5. Firefox. I hesitate to mention a piece of software that is so well known, but it goes without saying you can do little to no work without a browser these days. And what better browser to mention than Firefox. But instead of just mentioning the browser, I thought I'd share a couple of outstanding office-related firefox extensions. Zotero is an extension that enables you to easily collect, manage, and cite research sources. DataAnalytics is an extension that helps you import, analyze, and graphing of data. What can this do? Imagine being able to extract data from a web site tables and actually use it.

And there you have it. Five must-have open source office applications. Do you have an application that is a must-have that is not on this list? If so, share it with us.


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  1. Jo-Erlend Schinstad said on March 17, 2009 at 3:28 pm

    It would be nice with a comparison between different FLOSS financial accounting systems.

  2. MK said on February 12, 2009 at 2:27 pm

    I had terrible experience with OpenOffice Impress. When it crashes, it doesn’t revert to the previous version, nor that it has recovery feature. Instead, it blanks out all the changes I have made.

    Any alternatives?

  3. Dotan Cohen said on February 12, 2009 at 12:34 pm

    Thanks, Jack. An Inkscape tutorial would be great too, while we’re on the subject.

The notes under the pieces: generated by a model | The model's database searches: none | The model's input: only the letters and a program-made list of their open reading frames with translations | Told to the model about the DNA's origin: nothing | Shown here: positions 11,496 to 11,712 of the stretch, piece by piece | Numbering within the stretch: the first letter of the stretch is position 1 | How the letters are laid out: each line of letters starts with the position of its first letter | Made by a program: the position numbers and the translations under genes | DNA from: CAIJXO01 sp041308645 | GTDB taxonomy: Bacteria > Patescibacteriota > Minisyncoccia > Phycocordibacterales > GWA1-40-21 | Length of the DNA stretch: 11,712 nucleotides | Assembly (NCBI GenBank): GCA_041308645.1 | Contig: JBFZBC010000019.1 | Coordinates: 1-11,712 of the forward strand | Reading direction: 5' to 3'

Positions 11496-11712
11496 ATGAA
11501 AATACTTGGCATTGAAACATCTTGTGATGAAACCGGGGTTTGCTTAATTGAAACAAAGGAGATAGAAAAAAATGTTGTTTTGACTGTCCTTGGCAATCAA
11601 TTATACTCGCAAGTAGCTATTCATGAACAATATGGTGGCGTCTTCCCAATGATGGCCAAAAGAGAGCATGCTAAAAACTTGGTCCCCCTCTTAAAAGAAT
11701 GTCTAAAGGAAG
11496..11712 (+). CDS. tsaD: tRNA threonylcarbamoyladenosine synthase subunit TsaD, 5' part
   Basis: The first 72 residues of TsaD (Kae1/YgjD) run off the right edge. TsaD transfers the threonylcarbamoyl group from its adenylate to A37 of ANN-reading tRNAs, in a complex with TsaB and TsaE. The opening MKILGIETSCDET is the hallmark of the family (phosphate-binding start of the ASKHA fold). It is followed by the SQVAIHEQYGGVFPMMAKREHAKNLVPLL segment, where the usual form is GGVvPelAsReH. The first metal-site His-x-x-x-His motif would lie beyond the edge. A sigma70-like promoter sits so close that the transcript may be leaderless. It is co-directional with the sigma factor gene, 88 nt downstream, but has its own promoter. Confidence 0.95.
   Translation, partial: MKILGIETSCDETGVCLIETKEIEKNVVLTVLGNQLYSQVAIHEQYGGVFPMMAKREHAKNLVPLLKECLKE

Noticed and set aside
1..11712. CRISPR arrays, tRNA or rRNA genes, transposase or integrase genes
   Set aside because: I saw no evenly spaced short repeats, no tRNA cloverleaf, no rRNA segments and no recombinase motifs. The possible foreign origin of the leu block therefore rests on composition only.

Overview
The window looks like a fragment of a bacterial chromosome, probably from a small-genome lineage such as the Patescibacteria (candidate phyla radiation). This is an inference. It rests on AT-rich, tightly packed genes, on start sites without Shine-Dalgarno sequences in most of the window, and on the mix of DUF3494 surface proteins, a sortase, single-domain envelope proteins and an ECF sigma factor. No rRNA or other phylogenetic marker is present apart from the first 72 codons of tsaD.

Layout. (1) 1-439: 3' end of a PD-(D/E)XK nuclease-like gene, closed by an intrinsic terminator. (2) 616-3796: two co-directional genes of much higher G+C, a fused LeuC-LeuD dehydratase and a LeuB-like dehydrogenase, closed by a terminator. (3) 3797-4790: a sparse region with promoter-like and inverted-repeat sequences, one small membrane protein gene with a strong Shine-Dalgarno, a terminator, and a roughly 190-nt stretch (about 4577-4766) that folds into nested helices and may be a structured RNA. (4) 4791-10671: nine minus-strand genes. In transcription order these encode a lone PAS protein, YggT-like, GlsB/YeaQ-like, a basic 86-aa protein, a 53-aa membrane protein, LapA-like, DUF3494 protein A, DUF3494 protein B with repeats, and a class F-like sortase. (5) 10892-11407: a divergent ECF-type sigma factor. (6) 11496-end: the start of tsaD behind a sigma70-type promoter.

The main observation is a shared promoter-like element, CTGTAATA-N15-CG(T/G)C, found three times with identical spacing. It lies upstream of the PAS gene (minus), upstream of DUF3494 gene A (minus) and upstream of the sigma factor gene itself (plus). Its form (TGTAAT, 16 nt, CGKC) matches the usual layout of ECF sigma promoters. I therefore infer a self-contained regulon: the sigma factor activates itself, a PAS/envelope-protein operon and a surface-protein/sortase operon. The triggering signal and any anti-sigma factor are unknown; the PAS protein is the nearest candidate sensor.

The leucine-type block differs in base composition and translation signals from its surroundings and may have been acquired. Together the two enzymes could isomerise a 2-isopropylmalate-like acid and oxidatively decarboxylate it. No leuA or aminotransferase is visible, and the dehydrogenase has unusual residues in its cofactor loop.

In the FOSS nature, maybe you should have a post of community-voted apps to review. I would personally like to see the review of more commercial software on Linux, to disspell the idea that a program must be “free” to run on Linux.

  4. jack said on February 11, 2009 at 2:32 pm

    I could add a sixth and put Scribus in the mix. I thought I did an article on Scribus here. Maybe I haven’t. Just did a search and I haven’t. My mistake. I will do a “get to know” article on Scribus. It is an amazingly powerful PDF creation tool.

  5. Danny said on February 11, 2009 at 1:32 pm

    Yes, I know. But not all office documents are created from OO.o apps. For such documents, you need a general purpose PDF printing tool.

  6. Dotan Cohen said on February 11, 2009 at 9:21 am

    @Danny: Open Office can write PDF files, and can import them in a limited fashion.

  7. Danny said on February 11, 2009 at 5:38 am

    While not Linux-specific, I’d add PDF Creator as a must have open source office app. For a small business, it’s a great app for creating PDF files for sending documents. Also, any PDF reader for Linux (can’t remember the one in Ubuntu) is a must have. When you have clients and suppliers sending you invoices, technical data sheets, and other business-related documents in PDF, it’s imperative that you be able to access the content with a competent PDF reader. Finally, Truecrypt is a definite must have for office security. With the ubiquity of USB flash drives and laptops containing sensitive corporate data, it makes sense to protect them with “military grade” encryption.